Prostate cancer is the most commonly diagnosed neoplasm in American men. Although existing biomarkers may detect localized prostate cancer, additional strategies are necessary for improving detection and identifying aggressive disease that may require further intervention. One promising, minimally invasive biomarker is cell-free DNA (cfDNA), which consist of short DNA fragments released into circulation by dying or lysed cells that may reflect underlying cancer. Here we investigated whether differences in cfDNA concentration and cfDNA fragment size could improve the sensitivity for detecting more advanced and aggressive prostate cancer. This study included 268 individuals: 34 healthy controls, 112 men with localized prostate cancer who underwent radical prostatectomy (RP), and 122 men with metastatic castration-resistant prostate cancer (mCRPC). Plasma cfDNA concentration and fragment size were quantified with the Qubit 3.0 and the 2100 Bioanalyzer. The potential relationship between cfDNA concentration or fragment size and localized or mCRPC prostate cancer was evaluated with descriptive statistics, logistic regression, and area under the curve analysis with cross-validation. Plasma cfDNA concentrations were elevated in mCRPC patients in comparison to localized disease (OR5ng/mL = 1.34, P = 0.027) or to being a control (OR5ng/mL = 1.69, P = 0.034). Decreased average fragment size was associated with an increased risk of localized disease compared to controls (OR5bp = 0.77, P = 0.0008). This study suggests that while cfDNA concentration can identify mCRPC patients, it is unable to distinguish between healthy individuals and patients with localized prostate cancer. In addition to PSA, average cfDNA fragment size may be an alternative that can differentiate between healthy individuals and those with localized disease, but the low sensitivity and specificity results in an imperfect diagnostic marker. While quantification of cfDNA may provide a quick, cost-effective approach to help guide treatment decisions in advanced disease, its use is limited in the setting of localized prostate cancer.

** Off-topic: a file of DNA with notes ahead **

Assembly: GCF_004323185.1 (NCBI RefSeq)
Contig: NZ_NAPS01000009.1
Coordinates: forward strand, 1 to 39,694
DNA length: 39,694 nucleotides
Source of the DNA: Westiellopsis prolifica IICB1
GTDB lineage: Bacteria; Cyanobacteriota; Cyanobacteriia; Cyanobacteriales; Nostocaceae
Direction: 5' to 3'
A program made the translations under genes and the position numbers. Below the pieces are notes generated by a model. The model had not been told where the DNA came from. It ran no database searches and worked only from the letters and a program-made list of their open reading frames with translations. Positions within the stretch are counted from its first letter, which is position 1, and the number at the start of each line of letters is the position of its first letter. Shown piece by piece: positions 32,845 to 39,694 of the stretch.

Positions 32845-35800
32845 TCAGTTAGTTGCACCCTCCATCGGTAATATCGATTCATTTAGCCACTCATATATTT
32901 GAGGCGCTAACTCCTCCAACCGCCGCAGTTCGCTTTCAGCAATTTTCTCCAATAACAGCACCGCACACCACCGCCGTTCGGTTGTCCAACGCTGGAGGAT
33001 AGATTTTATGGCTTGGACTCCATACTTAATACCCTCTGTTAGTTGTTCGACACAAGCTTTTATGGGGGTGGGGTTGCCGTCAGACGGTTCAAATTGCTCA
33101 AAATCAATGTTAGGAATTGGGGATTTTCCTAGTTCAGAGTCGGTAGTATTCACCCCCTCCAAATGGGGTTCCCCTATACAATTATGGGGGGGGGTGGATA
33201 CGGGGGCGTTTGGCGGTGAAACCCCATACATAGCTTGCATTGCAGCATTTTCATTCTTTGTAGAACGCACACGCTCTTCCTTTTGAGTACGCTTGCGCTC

Prostate cancer accounts for approximately 20% of all new cancer diagnoses in American men. While individuals diagnosed with localized disease have a 98% 5-year survival rate, an estimated 33,330 men will die from aggressive and metastatic disease in 20201. There are a number of existing biomarkers routinely used for prostate cancer diagnosis and monitoring, including prostate-specific antigen (PSA), PHI, 4Kscore, PCA3 expression, parametric MRI, and hypermethylation of GSTP1, APC, and RASSF12,3. These have varying levels of sensitivity and specificity, and additional biomarkers for prostate cancer are necessary to reduce over-diagnosis and over-treatment of this common, but complex disease.